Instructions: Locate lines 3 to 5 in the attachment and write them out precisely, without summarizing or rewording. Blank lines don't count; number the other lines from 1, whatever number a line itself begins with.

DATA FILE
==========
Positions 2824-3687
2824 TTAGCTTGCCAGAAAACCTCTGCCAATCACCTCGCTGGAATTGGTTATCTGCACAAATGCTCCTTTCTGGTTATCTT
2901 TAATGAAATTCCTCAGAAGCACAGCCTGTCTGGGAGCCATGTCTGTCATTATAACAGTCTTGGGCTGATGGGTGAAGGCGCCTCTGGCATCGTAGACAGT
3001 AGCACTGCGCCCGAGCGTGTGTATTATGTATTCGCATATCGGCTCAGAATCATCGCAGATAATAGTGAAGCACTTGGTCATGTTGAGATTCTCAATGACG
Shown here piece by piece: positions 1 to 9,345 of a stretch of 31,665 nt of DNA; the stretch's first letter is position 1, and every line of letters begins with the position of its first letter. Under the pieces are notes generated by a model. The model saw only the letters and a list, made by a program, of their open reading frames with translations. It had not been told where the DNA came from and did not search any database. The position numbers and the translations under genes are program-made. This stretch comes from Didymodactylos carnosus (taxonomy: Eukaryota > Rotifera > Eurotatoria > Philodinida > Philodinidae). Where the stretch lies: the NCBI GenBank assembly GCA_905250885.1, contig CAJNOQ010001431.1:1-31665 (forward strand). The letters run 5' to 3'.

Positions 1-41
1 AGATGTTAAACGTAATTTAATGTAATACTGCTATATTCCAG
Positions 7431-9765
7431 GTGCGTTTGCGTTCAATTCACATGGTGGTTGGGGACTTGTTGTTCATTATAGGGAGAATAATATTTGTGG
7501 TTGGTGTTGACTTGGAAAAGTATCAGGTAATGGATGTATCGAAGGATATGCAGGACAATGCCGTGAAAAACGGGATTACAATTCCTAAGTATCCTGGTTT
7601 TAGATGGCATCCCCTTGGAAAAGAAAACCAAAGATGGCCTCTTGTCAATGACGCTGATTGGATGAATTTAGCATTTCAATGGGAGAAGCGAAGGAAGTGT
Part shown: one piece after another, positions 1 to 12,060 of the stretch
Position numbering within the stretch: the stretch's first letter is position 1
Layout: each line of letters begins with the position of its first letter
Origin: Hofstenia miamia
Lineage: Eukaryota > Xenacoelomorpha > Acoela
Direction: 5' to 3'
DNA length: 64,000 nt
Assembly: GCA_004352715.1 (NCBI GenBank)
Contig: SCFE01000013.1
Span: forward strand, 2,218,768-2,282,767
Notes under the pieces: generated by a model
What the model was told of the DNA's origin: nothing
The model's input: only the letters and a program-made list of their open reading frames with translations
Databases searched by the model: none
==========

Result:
2901 TAATGAAATTCCTCAGAAGCACAGCCTGTCTGGGAGCCATGTCTGTCATTATAACAGTCTTGGGCTGATGGGTGAAGGCGCCTCTGGCATCGTAGACAGT
3001 AGCACTGCGCCCGAGCGTGTGTATTATGTATTCGCATATCGGCTCAGAATCATCGCAGATAATAGTGAAGCACTTGGTCATGTTGAGATTCTCAATGACG
Shown here piece by piece: positions 1 to 9,345 of a stretch of 31,665 nt of DNA; the stretch's first letter is position 1, and every line of letters begins with the position of its first letter. Under the pieces are notes generated by a model. The model saw only the letters and a list, made by a program, of their open reading frames with translations. It had not been told where the DNA came from and did not search any database. The position numbers and the translations under genes are program-made. This stretch comes from Didymodactylos carnosus (taxonomy: Eukaryota > Rotifera > Eurotatoria > Philodinida > Philodinidae). Where the stretch lies: the NCBI GenBank assembly GCA_905250885.1, contig CAJNOQ010001431.1:1-31665 (forward strand). The letters run 5' to 3'.